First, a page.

Pin It
Backstage at Rick Owens SS17 PFW Dazed Womenswear
Backstage at Rick Owens SS17Photography Evan Schreiber

Rick Owens does daintiness for delicate PFW show

Deviating from his hard-edged, monochromatic norm, the rebellious designer shows a softer side to his design vocabulary for SS17

The name of Rick Owens’ latest collection – Walrus – was a curveball. After last season’s Mastodon, the designer said it felt right to run with an animal that’s next down the evolutionary tree. The oddness of the name, though, was merely a vehicle for the bigger picture inside of his head. What Owens was really thinking about was the evolution of humanity, of fashion and more specifically, his own oeuvre as an American designer living in Paris

And that’s how he got to a place where he felt comfortable to do “dainty” and “delicate” – words that you wouldn’t normally associate with Owens – and do them exceedingly well, to the point where audiences left heaving sighs of admiration. “I usually like things that are really solid but this time the clothes were almost floating, and things were barely stitched on,” the designer told a group of eager journalists backstage after the show. “I’m normally too practical to do something this frothy. But I allowed myself to do it this time. I don’t know how we will ship stuff for the stores but we’ll deal with that later.”

You certainly couldn’t describe the clouds of tulle and gazar, and softly sculpted mounds of silk duchesse and organza as necessarily pragmatic. The textures were softened to the point where capes in the final part of the show were constructed out of fronds of ostrich feathers sewn end-to-end to create these impossibly long strands, which, for Owens, recalled Jean Harlow’s outfit in Dinner at Eight. Eschewing the designer’s usual dark palette, unexpected bursts of colour in the form of burnished yellow, deeply irresistible mauve, copper rust and dusky pink, all came forth to support these deftly shaped cocoons.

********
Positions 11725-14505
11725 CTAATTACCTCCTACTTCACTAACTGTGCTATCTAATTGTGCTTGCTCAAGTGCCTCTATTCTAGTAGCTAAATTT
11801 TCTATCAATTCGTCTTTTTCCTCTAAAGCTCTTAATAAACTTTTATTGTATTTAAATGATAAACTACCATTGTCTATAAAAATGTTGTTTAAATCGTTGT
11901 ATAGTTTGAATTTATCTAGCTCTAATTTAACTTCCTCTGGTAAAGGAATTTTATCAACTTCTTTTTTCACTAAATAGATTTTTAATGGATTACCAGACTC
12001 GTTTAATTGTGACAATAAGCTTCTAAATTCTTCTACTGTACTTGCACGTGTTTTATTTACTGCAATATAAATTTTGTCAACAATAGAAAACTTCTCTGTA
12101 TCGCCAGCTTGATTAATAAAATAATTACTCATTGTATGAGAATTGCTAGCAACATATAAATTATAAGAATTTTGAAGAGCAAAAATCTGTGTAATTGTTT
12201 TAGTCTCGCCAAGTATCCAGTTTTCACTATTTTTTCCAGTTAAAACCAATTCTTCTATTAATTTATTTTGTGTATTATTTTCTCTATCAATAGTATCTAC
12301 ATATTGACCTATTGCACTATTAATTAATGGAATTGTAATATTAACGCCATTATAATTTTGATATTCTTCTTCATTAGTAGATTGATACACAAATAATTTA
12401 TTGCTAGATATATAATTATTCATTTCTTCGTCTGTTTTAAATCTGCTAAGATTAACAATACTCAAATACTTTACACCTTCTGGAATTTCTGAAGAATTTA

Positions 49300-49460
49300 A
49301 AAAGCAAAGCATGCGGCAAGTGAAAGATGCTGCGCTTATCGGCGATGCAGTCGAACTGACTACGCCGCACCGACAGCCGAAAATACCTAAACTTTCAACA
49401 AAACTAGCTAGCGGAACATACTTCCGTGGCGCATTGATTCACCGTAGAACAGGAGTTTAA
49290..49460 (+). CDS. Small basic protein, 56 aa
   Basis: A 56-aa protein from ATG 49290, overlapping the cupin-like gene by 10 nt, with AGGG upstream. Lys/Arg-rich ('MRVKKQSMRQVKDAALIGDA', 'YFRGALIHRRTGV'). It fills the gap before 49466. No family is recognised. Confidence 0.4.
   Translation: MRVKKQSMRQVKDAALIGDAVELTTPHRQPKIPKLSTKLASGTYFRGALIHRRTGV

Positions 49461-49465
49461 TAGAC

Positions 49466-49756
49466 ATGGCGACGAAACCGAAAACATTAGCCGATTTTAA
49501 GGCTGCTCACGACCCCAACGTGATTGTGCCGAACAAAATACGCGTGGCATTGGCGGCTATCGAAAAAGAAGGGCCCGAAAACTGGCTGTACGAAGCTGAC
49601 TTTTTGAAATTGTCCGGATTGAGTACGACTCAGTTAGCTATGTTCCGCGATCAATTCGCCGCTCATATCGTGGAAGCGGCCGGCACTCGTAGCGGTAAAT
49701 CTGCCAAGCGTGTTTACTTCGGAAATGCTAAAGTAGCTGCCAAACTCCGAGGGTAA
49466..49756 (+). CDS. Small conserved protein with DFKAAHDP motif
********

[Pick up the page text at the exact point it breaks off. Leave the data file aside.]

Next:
“I’m normally too practical to do something this frothy. But I allowed myself to do it this time. I don’t know how we will ship stuff for the stores but we’ll deal with that later” – Rick Owens

“It took me a while to become confident with colour,” said Owens. “But then I thought if you’re gonna do colours, you better do them full on. I like it when colours are harsh and assertive, I like it when colours clash and also when there’s not a lot of colour. Too much stuff confuses me.” Owens even likened them to a Parisian confectionery, which is often his playful way of detracting from the gravitas of his work.  

Because as these “frothy” apparitions wafted by you, graceful and serene in their appearance, to the sound of Nina Simone’s “Wild is the Wind”, you thought about the potency of quietness and how a gentle statement can still create impact. “I thought I could get away with doing something quiet this season,” said Owens. “It just seemed like the right time to use that song. Simone’s voice can be kind of thin and wavery, but she has the confidence to make it convincing. It’s a lesson to us all.”

That note of positivity was echoed in Owens’ thoughts on the lenticular invite depicting a whirlpool. “Whirlpools can represent decline and I think about decline a lot – in ecological terms, and in life. And as you get older, it’s something you automatically think about. The creative act is the opposite of decline and death, and that’s why we do it. And so while a whirlpool can be a dark spiral, it can also be a portal to something else. It’s perhaps a positive resolution to the idea of decline.” There’s perhaps a hidden melancholia to Owens’ thoughts about a dark whirling abyss leading to an optimistic place – but while the process may have been dark, the final result was as uplifting as they come.